“It’s going to kick up,” he said.
The evacuation orders in Greer came after most in the community had fled, leaving about 100 people by the time deputies started going door-to-door. Authorities also ordered to leave anyone left in the nearby area known as Sunrise.
Smoke from the fires was worst in the towns just north of the blaze now ordered to prepare to evacuate. But haze was being carried by a ridge of high pressure as far as central Iowa, said Kyle Fredin, a National Weather Service meteorologist in Denver. The smoke was also visible in New Mexico, Colorado, Nebraska and Kansas.
Colorado health officials canceled a smoke health advisory Tuesday as smoke cleared from the southern half of the state. Two airliners headed to Albuquerque were diverted Monday night because of smoke and high winds.
The state’s largest blaze came in 2002 when flames blackened more than 732 square miles and destroyed 491 homes. A fire in 2005 burned about 387 square miles in the Phoenix suburb of Cave Creek and consumed 11 homes.
Another major wildfire was burning in southeastern Arizona, threatening two communities. The 163-square-mile blaze has devoured two summer cabins and four outbuildings since it started May 8.
Associated Press. Copyright 2011 Dow Jones & Company, Inc. All Rights Reserved. Reprinted here for educational purposes only. Visit the website at wsj.com.
1. Approximately how many squre miles of land have been consumed so far in the Wallow wildfire?
2. How many people have evacuated so far?
3. Approximately how many firefighters are fighting the fire?
4. How long ago did the fire start?
5. What has caused the fire to spread so quickly and made it difficult for firefighters to contain?
6. Watch the videos under “Resources” below. If you had to evacuate from your home and face having it not be there when you returned, what would you take? Explain your answer.
Frequently Asked Questions about the Arizona Wallow Fire:
Question: When did the fire begin and how?
Answer: Fire officials believe an unattended campfire may have sparked the blaze about 1:30 p.m. May 29.
Q: Where does the name “Wallow Fire” come from?
A: Fires are usually named after a feature near the start point. In this case, Bear Wallow Wilderness is located in the Apache-Sitgreaves National Forests, near where the fire was first reported.
Q: How many structures have been lost?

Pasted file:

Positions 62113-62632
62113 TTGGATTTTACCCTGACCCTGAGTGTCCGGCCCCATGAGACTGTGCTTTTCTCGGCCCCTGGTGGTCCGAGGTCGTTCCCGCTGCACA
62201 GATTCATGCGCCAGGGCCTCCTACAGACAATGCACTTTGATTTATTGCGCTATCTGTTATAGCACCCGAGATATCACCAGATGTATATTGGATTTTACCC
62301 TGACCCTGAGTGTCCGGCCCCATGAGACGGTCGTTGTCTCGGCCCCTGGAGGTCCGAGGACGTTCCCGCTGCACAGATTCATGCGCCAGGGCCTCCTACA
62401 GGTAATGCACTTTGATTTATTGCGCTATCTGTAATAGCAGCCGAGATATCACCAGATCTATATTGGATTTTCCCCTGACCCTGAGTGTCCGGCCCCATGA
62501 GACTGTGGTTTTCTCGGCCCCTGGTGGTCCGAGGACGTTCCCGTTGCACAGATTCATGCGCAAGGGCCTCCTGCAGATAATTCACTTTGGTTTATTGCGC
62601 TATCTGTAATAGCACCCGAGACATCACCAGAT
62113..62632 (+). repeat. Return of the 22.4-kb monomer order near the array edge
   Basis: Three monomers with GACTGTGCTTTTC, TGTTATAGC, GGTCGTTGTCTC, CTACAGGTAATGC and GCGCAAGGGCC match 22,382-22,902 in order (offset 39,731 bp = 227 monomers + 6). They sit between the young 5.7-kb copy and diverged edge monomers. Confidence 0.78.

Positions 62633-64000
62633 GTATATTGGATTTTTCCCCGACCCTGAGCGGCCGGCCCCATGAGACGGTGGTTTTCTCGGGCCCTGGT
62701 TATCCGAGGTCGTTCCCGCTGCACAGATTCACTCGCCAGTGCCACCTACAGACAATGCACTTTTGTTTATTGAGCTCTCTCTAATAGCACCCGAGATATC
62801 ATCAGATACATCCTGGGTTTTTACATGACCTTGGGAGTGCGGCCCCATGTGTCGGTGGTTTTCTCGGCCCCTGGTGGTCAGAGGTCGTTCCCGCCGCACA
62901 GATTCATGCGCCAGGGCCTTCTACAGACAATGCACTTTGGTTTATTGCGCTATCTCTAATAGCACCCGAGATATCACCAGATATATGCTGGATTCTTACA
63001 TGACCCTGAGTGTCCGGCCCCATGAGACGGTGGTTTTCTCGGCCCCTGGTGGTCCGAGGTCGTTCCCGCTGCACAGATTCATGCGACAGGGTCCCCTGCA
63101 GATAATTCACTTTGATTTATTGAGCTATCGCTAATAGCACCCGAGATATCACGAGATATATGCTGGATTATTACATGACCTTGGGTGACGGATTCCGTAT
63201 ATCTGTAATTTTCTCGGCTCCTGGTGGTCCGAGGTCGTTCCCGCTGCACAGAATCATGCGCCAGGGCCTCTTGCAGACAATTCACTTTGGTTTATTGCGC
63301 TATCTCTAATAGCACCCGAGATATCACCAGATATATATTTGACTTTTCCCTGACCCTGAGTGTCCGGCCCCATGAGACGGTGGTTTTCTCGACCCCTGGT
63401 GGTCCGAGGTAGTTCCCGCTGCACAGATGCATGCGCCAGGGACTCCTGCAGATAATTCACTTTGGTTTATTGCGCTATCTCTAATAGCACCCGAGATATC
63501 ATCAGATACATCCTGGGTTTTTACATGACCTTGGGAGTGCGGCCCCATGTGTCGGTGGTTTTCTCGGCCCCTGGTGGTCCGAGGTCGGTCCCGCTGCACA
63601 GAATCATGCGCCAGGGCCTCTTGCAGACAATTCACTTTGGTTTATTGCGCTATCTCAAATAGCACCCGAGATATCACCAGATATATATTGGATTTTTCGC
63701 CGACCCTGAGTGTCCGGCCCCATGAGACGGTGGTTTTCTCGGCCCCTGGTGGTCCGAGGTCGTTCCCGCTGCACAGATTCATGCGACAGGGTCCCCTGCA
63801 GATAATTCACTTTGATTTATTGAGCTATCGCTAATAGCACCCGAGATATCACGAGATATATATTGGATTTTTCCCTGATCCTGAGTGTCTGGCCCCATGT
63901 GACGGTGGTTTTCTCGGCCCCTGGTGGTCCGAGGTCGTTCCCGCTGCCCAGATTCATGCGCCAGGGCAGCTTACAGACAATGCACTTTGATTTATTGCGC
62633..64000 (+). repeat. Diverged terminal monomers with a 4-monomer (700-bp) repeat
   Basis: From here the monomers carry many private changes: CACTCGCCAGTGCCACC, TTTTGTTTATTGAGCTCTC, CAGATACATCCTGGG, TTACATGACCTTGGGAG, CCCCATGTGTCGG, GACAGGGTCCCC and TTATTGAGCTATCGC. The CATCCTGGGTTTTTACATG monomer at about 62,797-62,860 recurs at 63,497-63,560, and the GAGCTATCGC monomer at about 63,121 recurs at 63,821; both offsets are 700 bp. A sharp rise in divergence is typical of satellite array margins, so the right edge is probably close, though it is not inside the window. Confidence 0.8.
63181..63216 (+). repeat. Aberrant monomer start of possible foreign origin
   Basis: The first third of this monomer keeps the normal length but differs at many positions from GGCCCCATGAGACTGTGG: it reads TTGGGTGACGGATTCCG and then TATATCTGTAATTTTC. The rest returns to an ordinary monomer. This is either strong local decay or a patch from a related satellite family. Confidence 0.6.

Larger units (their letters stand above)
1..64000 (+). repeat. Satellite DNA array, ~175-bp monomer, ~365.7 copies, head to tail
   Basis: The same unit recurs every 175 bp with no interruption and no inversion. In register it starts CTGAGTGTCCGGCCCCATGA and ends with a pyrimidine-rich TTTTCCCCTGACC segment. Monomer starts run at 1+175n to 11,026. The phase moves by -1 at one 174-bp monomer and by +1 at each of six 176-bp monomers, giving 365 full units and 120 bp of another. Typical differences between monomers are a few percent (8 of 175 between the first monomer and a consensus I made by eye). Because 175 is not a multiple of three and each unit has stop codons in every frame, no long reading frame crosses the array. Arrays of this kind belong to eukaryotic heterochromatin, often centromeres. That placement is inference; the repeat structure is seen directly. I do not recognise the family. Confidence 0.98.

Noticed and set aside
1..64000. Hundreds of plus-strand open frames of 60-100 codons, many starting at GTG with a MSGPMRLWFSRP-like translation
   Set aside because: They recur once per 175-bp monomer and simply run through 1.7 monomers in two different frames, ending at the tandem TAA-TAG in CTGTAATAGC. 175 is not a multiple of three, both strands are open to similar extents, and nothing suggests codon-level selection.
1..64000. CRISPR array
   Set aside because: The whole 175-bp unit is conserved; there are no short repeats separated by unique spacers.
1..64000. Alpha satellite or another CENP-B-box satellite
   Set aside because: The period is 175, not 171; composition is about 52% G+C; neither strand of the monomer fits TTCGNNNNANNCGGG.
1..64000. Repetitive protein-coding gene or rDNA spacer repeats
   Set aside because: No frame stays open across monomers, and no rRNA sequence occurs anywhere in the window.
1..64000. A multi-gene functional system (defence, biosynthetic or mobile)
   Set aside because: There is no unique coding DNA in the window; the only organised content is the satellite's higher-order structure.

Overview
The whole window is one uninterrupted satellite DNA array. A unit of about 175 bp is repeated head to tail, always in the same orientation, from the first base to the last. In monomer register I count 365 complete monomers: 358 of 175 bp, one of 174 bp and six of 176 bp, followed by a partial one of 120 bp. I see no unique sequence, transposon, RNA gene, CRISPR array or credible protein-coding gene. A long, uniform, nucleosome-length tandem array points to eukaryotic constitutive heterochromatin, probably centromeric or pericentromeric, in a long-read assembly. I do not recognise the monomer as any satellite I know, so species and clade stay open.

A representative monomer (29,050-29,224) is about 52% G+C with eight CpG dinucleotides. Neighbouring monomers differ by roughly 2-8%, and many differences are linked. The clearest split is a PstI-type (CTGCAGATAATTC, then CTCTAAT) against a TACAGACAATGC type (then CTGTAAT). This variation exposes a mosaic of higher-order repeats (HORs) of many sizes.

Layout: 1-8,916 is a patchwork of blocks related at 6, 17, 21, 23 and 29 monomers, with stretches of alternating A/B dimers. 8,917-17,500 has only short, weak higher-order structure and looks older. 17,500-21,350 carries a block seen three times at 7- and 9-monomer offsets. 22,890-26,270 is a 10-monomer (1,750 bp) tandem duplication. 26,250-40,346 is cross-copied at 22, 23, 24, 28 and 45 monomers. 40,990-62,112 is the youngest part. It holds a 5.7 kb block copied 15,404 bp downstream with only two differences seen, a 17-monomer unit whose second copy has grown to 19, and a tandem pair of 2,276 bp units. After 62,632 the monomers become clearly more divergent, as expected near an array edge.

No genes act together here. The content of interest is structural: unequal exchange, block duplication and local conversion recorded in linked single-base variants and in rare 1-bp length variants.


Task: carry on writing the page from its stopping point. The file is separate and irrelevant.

A: Forest Service officials say ten structures have been lost to the fire.
Q: How many acres has the Wallow Fire burned?
A: More than 380,000 acres as of Tuesday. (approximately 480 SQUARE MILES)
Q: Historically, what are Arizona’s largest wildfires?
A: The largest fire in state history was the 2002 Rodeo-Chediski Fire, which charred more than 468,000 acres in eastern Arizona. The current Wallow Fire is the second-largest in state history. The third-largest was the 2005 Cave Creek Complex Fire, which consumed more than 248,000 acres, followed by the 2004 Willow Fire at 119,000 acres and the still-burning Horseshoe Two Fire.
Q: What is a Type 1 Incident Management Team?
A: A Type 1 team consists of highly trained and experienced wildfire personnel, from federal and state levels, specifically outfitted for wildland fires.
Q: What type of equipment is being used?
A: As of Tuesday, 2,140 fire personnel were on the ground, utilizing 8 bulldozers, 141 fire engines, 46 water tenders and 20 helicopters.
Q: What types of helicopters are being used?
A: There are three types of helicopters. The Type 1 is the heavy-lift helicopter sometimes called a sky crane. It has the ability to dump up to 2,000 gallons of water. Medium-sized helicopters can dump about 500 gallons. Light helicopters are used to move supplies and keep an eye on the fire.
Q: What magnitude is the current evacuation?
A: Fire officials said the following communities have been evacuated: Sunrise, Greer, Blue River, Alpine, Nutrioso, Eagar (South of Arizona 260), South Fork, Hannagan Meadow Lodge, Sprucedale Guest Ranch, Brentwood Church Camp, Hannagan campground, KP campground, West Fork Black River campground, East Fork Black River campground, Escudilla Mountain Estates, Bonita, White Mtn. Acres, Dog Patch and the H-V Ranch. The towns of Eager, Springerville and South Fork are on pre-evacuation notice.
Q: Has anyone been injured?
For a map of how the fire spread, go to azcentral.com/news/wildfires/wallow/wallow-fire-timeline.php and click on arrows on bottom left corner of screen.
Watch a news report below:
and another video here: